JAPANESE

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Messages from Nagasaki

Japanese version

Shizuko Osajima (female)
'Chokubaku'  1 km from the hypocenter / 15 years old at the time / current resident of Saitama
525

Photographer: Eiichi Matsumoto.
The scenes of the A-bombed city are introduced here. The photographs are not directly connected with the messages.
1. August 9th was a calm day with fair skies, so our task for the day was digging an air-raid shelter. That day was my turn for meal duty. Although it was a little early for lunch, I decided it would be better to go ahead and get the boxed lunches for all of us from the Army Provisions Depot, while no air raids were going on. The moment I entered the Depot, a soundless white light flashed and a heap of rubble fell on top of me, trapping and burying me alive while I was still standing. Dust and smoke filled the area, and oxygen was reduced to nothing; I couldn't breathe and it was too painful to speak. Unable to call for help, I was wondering what was going on when some of the debris over my head was blown off with a noisy gust of powerful wind. I thought someone had come to rescue me, but there was no one around. I peeped through a crevice. The scene outside was a bleak and strange town painted in Indian ink, through which I could not find my way. The shortage of oxygen had made my face go round, caused my arms to swell, and had given my head a bloated appearance. Since that time I have been suffering from an incurable illness, so that my memory of that moment still haunts me even today.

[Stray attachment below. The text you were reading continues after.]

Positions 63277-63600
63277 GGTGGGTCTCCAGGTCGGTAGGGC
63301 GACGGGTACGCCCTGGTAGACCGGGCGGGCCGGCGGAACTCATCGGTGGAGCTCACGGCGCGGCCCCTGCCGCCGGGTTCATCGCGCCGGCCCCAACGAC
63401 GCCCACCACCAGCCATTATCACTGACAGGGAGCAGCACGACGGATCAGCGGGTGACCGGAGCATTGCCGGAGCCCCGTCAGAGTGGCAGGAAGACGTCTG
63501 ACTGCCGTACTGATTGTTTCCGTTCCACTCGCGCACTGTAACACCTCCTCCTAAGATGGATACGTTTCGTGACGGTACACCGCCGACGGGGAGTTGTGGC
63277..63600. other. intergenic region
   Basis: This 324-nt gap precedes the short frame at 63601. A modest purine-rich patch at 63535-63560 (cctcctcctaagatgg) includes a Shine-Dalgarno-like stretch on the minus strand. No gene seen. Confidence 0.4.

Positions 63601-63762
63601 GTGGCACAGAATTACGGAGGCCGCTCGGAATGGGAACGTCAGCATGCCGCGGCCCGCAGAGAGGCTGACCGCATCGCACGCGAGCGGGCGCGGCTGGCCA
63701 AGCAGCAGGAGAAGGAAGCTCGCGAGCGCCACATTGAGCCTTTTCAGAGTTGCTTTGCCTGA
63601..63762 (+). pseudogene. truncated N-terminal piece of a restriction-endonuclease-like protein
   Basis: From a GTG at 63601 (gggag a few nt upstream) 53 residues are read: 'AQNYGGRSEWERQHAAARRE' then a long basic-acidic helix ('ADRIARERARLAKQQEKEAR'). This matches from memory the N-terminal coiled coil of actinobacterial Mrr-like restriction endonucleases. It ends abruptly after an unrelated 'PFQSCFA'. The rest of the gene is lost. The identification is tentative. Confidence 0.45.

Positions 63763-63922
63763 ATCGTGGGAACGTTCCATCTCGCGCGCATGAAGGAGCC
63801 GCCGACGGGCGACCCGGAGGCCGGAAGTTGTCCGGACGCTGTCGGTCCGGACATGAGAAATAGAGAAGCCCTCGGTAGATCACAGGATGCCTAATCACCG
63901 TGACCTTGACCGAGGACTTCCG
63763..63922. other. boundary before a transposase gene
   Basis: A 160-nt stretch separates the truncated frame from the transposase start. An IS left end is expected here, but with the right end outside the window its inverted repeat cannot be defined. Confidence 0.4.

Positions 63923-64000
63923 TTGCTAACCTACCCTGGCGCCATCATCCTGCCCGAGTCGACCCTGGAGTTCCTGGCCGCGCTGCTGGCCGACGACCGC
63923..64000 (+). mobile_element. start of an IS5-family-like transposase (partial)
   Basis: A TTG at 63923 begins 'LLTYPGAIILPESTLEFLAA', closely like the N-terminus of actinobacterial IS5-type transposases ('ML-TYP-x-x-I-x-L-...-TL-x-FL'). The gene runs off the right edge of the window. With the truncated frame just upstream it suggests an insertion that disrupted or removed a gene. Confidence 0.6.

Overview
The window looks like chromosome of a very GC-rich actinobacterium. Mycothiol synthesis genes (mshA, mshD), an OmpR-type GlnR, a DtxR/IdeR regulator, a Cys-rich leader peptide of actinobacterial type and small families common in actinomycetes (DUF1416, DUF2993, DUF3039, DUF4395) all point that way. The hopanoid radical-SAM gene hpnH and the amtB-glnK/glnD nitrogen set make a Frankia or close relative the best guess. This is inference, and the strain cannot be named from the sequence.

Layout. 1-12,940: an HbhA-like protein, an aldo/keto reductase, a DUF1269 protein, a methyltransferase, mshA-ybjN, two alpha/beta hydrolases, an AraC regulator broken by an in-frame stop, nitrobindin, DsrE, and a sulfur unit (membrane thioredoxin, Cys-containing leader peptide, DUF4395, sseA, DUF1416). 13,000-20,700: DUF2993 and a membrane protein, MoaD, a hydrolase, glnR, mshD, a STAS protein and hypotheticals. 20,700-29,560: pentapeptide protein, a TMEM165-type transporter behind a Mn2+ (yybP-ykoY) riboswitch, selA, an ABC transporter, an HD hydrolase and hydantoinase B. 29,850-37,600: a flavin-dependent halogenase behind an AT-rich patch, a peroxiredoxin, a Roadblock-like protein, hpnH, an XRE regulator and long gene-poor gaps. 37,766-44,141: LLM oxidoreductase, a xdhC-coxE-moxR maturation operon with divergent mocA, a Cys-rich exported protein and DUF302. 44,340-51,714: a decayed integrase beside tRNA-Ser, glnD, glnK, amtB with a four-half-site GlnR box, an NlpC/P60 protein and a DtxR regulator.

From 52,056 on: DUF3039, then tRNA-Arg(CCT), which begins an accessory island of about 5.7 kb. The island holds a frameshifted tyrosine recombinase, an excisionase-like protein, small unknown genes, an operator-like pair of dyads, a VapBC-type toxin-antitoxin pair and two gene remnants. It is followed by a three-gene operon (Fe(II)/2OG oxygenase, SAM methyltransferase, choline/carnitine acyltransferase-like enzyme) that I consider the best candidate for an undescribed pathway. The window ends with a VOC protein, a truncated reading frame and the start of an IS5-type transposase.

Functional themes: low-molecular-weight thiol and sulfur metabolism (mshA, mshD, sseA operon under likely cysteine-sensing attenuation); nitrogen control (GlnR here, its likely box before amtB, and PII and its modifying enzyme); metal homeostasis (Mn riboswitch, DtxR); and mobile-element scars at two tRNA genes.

2. My dormitory was the Mitsubishi Nagasaki Shipyard Komaba Girls' Dormitory, located in the heart of the area directly impacted by the atomic bomb (in front of the Matsuyama-machi streetcar stop). My companions and I had left our hometowns in Kagoshima, Shikoku,Tsushima Island, Isahaya, the Shimabara peninsula (me) and the Goto archipelago and had come up to Nagasaki to join the wartime corps of women volunteer workers and to live in this dormitory together. Sixty years have passed since then, and I wish I could see them again now.

3. Although there are many frightening things in life such as earthquakes, fires, robbers, an atomic bomb is different because it changes the human body. If dying finishes us off, it is meant to end, but some victims linger on and suffer. They can not die even though they wish they could. I have had enough of being in a body that won't let me work even though I long to. Survivors, me included, should be the last people with such damaged bodies. I do hope that the age of our grandchildren shall be peaceful, and they will be healthy and sound.
(2005)